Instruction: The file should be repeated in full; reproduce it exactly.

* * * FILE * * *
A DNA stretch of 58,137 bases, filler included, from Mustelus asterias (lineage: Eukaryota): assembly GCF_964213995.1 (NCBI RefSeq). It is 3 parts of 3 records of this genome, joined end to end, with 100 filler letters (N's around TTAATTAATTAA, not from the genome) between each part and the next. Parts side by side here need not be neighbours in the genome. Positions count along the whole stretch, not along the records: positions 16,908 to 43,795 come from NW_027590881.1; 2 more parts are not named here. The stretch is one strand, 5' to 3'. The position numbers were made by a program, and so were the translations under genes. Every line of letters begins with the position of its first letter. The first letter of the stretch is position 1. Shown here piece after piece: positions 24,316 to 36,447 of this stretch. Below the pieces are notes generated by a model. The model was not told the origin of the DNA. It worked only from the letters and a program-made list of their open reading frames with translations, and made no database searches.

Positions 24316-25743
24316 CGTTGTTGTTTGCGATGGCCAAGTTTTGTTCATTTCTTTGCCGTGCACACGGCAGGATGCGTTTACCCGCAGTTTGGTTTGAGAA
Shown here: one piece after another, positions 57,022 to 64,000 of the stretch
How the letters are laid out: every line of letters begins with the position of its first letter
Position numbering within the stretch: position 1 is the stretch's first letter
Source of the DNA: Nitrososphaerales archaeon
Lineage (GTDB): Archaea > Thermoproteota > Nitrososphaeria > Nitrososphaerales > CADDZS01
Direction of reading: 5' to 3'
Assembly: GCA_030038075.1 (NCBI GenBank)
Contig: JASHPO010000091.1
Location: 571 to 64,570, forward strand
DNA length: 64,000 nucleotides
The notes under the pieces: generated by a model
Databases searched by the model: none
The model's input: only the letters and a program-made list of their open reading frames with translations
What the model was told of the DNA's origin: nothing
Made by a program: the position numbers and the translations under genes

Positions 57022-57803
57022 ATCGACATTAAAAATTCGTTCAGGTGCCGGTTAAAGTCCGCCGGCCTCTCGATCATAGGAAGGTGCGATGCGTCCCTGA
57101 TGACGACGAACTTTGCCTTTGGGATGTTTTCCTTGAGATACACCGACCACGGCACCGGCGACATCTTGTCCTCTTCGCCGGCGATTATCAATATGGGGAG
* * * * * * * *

A DNA stretch of 58,137 bases, filler included, from Mustelus asterias (lineage: Eukaryota): assembly GCF_964213995.1 (NCBI RefSeq). It is 3 parts of 3 records of this genome, joined end to end, with 100 filler letters (N's around TTAATTAATTAA, not from the genome) between each part and the next. Parts side by side here need not be neighbours in the genome. Positions count along the whole stretch, not along the records: positions 16,908 to 43,795 come from NW_027590881.1; 2 more parts are not named here. The stretch is one strand, 5' to 3'. The position numbers were made by a program, and so were the translations under genes. Every line of letters begins with the position of its first letter. The first letter of the stretch is position 1. Shown here piece after piece: positions 24,316 to 36,447 of this stretch. Below the pieces are notes generated by a model. The model was not told the origin of the DNA. It worked only from the letters and a program-made list of their open reading frames with translations, and made no database searches.

Positions 24316-25743
24316 CGTTGTTGTTTGCGATGGCCAAGTTTTGTTCATTTCTTTGCCGTGCACACGGCAGGATGCGTTTACCCGCAGTTTGGTTTGAGAA
Shown here: one piece after another, positions 57,022 to 64,000 of the stretch
How the letters are laid out: every line of letters begins with the position of its first letter
Position numbering within the stretch: position 1 is the stretch's first letter
Source of the DNA: Nitrososphaerales archaeon
Lineage (GTDB): Archaea > Thermoproteota > Nitrososphaeria > Nitrososphaerales > CADDZS01
Direction of reading: 5' to 3'
Assembly: GCA_030038075.1 (NCBI GenBank)
Contig: JASHPO010000091.1
Location: 571 to 64,570, forward strand
DNA length: 64,000 nucleotides
The notes under the pieces: generated by a model
Databases searched by the model: none
The model's input: only the letters and a program-made list of their open reading frames with translations
What the model was told of the DNA's origin: nothing
Made by a program: the position numbers and the translations under genes

Positions 57022-57803
57022 ATCGACATTAAAAATTCGTTCAGGTGCCGGTTAAAGTCCGCCGGCCTCTCGATCATAGGAAGGTGCGATGCGTCCCTGA
57101 TGACGACGAACTTTGCCTTTGGGATGTTTTCCTTGAGATACACCGACCACGGCACCGGCGACATCTTGTCCTCTTCGCCGGCGATTATCAATATGGGGAG